MLB will be using Flexential’s Denver-Englewood data center to complement their east coast presence, provide improved connectivity, enhancing real-time data delivery, reducing latency and ensuring each of the league’s 30 clubs are appropriately resourced.

With digital connectivity an essential part of everyday life and around 20 billion connected devices expected by 2020, it is unsurprising that MLB see this as a major area for continued expansion.

Truman Boyes, senior vice-president of infrastructure at MLB says:

Everyone is streaming content and it is in every part of our life as a consumer.

We now have many connected devices that are able to tune in to check statistics or live stream content.

We see it in the house as well as the mobile devices, people tune in on TVs, streaming devices, iPads and phones, so we need to be able to effectively develop and work with that.”

Major League Baseeball use Flexential’s Englewood data center

Flexential

The necessity for effective digital support and use of edge computing is increased by MLB’s rapid expansion into global markets.

This growth was underlined by the success of the recent London series between Boston Red Sox and New York Yankees, with 118,718 people attending over both games.

The MLB London Series social media channels received 13.95 million impressions, while the MLB AT Bat app saw a 208% increase in downloads in Europe with 136% more U.K. users of MLB.com, demonstrating not only the growth potential but the need for a suitable digital infrastructure to handle demand.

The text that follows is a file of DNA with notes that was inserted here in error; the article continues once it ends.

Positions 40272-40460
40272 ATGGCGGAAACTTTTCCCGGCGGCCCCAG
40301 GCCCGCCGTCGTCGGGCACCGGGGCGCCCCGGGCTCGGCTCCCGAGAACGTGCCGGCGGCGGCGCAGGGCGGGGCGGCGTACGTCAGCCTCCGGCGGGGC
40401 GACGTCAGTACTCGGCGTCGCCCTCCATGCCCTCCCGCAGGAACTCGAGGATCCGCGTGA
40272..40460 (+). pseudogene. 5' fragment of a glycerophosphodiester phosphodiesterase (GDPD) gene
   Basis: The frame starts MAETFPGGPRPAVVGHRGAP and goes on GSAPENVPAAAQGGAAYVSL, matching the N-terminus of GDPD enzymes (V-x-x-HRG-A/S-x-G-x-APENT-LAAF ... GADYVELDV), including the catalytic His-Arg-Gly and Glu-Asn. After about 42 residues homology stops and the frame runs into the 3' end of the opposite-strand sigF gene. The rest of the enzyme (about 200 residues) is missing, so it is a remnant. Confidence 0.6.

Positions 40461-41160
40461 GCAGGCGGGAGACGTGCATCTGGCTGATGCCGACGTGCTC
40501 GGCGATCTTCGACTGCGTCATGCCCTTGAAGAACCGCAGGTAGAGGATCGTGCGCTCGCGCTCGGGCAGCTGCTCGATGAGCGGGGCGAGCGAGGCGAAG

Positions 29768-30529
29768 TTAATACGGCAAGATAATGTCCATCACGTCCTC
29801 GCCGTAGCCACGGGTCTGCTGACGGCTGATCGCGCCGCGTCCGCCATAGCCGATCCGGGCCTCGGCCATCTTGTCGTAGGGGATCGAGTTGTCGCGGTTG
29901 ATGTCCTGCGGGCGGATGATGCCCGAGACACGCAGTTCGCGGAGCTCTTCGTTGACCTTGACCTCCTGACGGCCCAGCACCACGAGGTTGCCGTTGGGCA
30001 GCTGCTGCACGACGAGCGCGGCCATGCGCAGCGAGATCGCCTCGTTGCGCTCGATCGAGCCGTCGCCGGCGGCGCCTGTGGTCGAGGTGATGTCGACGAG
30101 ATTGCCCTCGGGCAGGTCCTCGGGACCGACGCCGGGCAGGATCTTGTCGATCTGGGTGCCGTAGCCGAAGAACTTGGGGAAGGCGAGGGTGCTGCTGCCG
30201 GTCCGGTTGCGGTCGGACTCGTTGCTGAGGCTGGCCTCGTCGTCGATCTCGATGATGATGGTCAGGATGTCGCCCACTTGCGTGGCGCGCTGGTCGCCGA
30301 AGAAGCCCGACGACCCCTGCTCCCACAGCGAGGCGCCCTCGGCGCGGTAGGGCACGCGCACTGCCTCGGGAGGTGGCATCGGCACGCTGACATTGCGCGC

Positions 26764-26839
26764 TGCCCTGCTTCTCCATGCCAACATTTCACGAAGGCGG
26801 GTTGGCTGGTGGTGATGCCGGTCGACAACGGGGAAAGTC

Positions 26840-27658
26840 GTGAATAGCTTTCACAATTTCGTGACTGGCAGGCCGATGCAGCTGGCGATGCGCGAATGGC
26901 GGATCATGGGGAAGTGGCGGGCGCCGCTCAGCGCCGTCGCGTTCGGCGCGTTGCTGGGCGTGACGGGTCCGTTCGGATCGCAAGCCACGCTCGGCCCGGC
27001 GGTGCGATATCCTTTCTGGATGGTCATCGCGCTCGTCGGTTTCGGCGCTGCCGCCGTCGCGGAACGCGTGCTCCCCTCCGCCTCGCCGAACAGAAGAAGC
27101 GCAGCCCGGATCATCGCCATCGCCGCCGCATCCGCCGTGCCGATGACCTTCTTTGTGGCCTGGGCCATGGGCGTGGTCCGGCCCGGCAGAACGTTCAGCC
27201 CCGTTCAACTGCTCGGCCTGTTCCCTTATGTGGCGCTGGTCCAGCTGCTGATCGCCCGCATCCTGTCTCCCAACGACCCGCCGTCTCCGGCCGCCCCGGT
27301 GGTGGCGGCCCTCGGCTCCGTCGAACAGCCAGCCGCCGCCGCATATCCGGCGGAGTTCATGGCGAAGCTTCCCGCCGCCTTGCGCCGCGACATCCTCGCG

The challenge now is for the sport to capitalize on these new audiences, and Boyes is acutely aware of how important a role technology will play in that.

He says: “We are definitely seeing a substantial amount of growth overall as we are attracting baseball audiences in other markets, primarily in other American regions as well as within Asia and Europe.

“This definitely opens up new opportunities but also new challenges in delivering our digital platforms.”

MLB is reaching new audiences after the New York Yankees played the Boston Red Sox at London Stadium

Chris Trotman/MLB Photos via Getty Images

Currently, Flexential’s suite of assets spans 21 markets and comprises 40 highly redundant and connectivity-rich data centers.

Video remains the next step for MLB and Flexential, with Boyes excited about the possibilities this will create.

He says:

The quality of video is increasing so we are moving into high-definition streaming and as we move into higher quality outputs we require much more connectivity and higher bandwith so we need locations locations with greater resources, which Flexential can provide.”

Flexential CEO Chris Downie is excited at the potential of the partnership

Flexential

Chris Downie, CEO of Flexential, explained how technological developments have made the company’s role more important in delivering information to fans and customers.

He says: “Content is being consumed in very dynamic ways these days so part of our job is to make sure not only are we housing the infrastructure that processes all of that but how it is delivered to the consumer.”

For Flexential, another key aim is to increase the amount of reusable energy from around 30% to 50% by 2026.

While Downie feels improvements have been made in this regard, he is keen to continue the progress moving forward.

He says: “That’s really important to us not only because of the efficiency but because it is important to our customers.

“We are constantly looking at ways to improve upon that, from from the type of power provided to how much power we use.

“It is a complicated exercise but we know we want to and need to support that, it is part of our values.”